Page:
A good idea is to add the SUBTOTAL function in the top-most row of all the columns. It will be visible all the time and will give you an exact total.
Did you know that you can manage your Google Ads account via Google Spreadsheets?
I bet you didn’t.
A simple script will send all your Google Ads account metrics and campaign details to your drive or computer. Any changes you make in the spreadsheet will be synced to your campaign.
This is how the sheet looks:
Any changes you make in the sheet will be synced with your campaign. There is no longer a need to sign into Google Ads accounts.
You can send this sheet to your client and let them edit the campaign. Anyone can edit the sheet. Your clients will love you for this.
In addition, the sheet contains all the metrics such as clicks, impressions, conversions, etc. Moreover, you and your clients will also get regular updates. Everything is editable.
To get started, you have to use this script.
Once the script is inserted, you can edit headlines, descriptions, status, device preferences, and URLs from the spreadsheet. When you save the sheet, the changes will be implemented when the script runs again.
This is one of the best uses of Excel that I know. Unfortunately, only a few marketers know this, to say nothing of using the script.
Take a leap forward and start using it today. I know you’ll love it.
So, you’ve been running campaigns in Google Ads for a few weeks, and now you’re interested in creating charts to share with your team and/or clients. Since most of the people don’t understand reports and digits, it’s a good idea to convert data into charts.
Charts are easier to understand. They make sense.
Excel doesn’t let you create charts from the Google Ads data. However, the sort feature is very helpful. It lets you sort the data before creating charts, thus making the charts easier to understand.
The chart below was created without sorting the data.
It definitely isn’t user-friendly. The same chart looks more meaningful when the data has been sorted.
When you’re dealing with several charts for your Google Ads campaign, you must sort data either in descending or ascending order so that all the charts follow the same pattern and can be skimmed easily.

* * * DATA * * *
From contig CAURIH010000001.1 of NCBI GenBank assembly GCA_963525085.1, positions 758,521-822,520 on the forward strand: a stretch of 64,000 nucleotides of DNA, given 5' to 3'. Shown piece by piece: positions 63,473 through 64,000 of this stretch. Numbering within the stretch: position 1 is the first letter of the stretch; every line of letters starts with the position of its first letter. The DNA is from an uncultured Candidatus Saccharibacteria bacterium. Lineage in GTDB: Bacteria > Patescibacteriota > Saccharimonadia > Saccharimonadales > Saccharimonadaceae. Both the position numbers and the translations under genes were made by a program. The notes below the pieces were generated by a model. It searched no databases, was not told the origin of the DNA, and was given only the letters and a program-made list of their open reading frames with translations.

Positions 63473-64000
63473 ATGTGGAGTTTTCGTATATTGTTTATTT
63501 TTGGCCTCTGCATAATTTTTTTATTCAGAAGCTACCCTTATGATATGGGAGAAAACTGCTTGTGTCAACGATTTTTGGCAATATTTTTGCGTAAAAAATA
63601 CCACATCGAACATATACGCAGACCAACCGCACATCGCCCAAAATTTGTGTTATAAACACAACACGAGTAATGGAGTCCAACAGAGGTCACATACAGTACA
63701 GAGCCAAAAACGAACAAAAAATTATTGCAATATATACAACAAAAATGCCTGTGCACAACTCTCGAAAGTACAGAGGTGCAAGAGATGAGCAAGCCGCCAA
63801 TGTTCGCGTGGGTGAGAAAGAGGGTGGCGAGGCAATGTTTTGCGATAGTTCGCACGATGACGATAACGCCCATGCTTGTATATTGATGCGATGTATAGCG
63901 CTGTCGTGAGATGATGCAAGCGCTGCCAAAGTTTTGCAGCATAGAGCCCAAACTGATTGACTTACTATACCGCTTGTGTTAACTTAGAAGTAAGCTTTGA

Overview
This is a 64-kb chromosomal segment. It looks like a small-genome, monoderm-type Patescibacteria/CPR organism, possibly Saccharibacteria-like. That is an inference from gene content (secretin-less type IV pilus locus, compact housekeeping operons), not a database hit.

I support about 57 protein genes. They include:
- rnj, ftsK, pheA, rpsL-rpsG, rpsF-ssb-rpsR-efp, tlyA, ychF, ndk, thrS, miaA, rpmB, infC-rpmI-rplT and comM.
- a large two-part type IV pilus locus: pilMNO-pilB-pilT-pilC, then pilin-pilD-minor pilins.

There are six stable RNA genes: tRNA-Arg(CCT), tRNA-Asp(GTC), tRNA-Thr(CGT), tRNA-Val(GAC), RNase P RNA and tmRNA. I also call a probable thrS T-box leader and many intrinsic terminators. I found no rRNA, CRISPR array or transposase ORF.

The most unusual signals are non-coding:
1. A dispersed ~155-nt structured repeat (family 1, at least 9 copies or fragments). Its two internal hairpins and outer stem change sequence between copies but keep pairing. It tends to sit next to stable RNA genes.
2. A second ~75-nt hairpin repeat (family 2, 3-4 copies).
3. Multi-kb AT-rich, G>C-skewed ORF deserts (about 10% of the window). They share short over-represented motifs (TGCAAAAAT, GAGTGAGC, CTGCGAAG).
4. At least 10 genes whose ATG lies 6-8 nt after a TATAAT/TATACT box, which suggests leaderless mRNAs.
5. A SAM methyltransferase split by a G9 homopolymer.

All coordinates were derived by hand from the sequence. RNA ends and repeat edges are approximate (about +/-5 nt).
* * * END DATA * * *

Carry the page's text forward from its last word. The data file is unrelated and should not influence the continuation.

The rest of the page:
A few clicks will sort all of the data, and will create charts that will appeal to your audience.
A bubble chart in Excel is a variation that uses graphic bubbles to indicate the data. The extent of the data is represented by the size of the bubble.
Bubble charts are useful in comparing categorical data with quantitative data. For instance, campaigns and ad groups are represented by the number of bubbles, while cost and CTR are represented by the size of the bubbles.
Bubble charts, like other charts, are helpful in describing your campaigns and progress. Information that is otherwise hard to deliver can be easily communicated using these charts.
For example, your client, who has never run an Google Ads campaign, can easily understand the bubble charts (image above), while it would be really hard for him to understand the same data using an Excel spreadsheet.
Because creating Bubble charts in Excel is a bit tricky, advertisers and PPC managers usually don’t use them.
“Day Parting” is a common practice that is defined as optimizing the Google Ads schedule and spending based on certain variables.
Using Day Parting, you can download segmented reports from Google Ads to optimize your campaigns in Excel. The process is rather simple.
First, download segmented reports for a specific time period and for specific days. Then, open the reports in Excel and sort and analyze them to determine the best time of day to maximize clicks and conversions, and to minimize CPC. You can also see which days of the week perform better and which ones perform poorly.